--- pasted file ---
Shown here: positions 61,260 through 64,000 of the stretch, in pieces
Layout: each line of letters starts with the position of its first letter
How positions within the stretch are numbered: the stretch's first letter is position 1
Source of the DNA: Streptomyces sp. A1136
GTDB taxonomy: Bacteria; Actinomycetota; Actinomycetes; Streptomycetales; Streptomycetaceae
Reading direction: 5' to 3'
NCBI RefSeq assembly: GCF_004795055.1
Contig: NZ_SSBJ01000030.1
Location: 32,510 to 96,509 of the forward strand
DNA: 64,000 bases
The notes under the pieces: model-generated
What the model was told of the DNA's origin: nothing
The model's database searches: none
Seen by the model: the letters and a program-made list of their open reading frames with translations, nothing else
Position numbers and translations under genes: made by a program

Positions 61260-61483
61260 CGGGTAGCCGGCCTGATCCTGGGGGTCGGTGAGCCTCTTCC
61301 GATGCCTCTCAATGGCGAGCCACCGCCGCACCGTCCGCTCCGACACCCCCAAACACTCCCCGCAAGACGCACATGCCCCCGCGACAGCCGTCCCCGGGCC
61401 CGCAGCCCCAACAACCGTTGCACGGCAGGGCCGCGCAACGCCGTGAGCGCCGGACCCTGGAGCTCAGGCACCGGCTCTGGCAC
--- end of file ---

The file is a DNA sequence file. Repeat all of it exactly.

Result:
Shown here: positions 61,260 through 64,000 of the stretch, in pieces
Layout: each line of letters starts with the position of its first letter
How positions within the stretch are numbered: the stretch's first letter is position 1
Source of the DNA: Streptomyces sp. A1136
GTDB taxonomy: Bacteria; Actinomycetota; Actinomycetes; Streptomycetales; Streptomycetaceae
Reading direction: 5' to 3'
NCBI RefSeq assembly: GCF_004795055.1
Contig: NZ_SSBJ01000030.1
Location: 32,510 to 96,509 of the forward strand
DNA: 64,000 bases
The notes under the pieces: model-generated
What the model was told of the DNA's origin: nothing
The model's database searches: none
Seen by the model: the letters and a program-made list of their open reading frames with translations, nothing else
Position numbers and translations under genes: made by a program

Positions 61260-61483
61260 CGGGTAGCCGGCCTGATCCTGGGGGTCGGTGAGCCTCTTCC
61301 GATGCCTCTCAATGGCGAGCCACCGCCGCACCGTCCGCTCCGACACCCCCAAACACTCCCCGCAAGACGCACATGCCCCCGCGACAGCCGTCCCCGGGCC
61401 CGCAGCCCCAACAACCGTTGCACGGCAGGGCCGCGCAACGCCGTGAGCGCCGGACCCTGGAGCTCAGGCACCGGCTCTGGCAC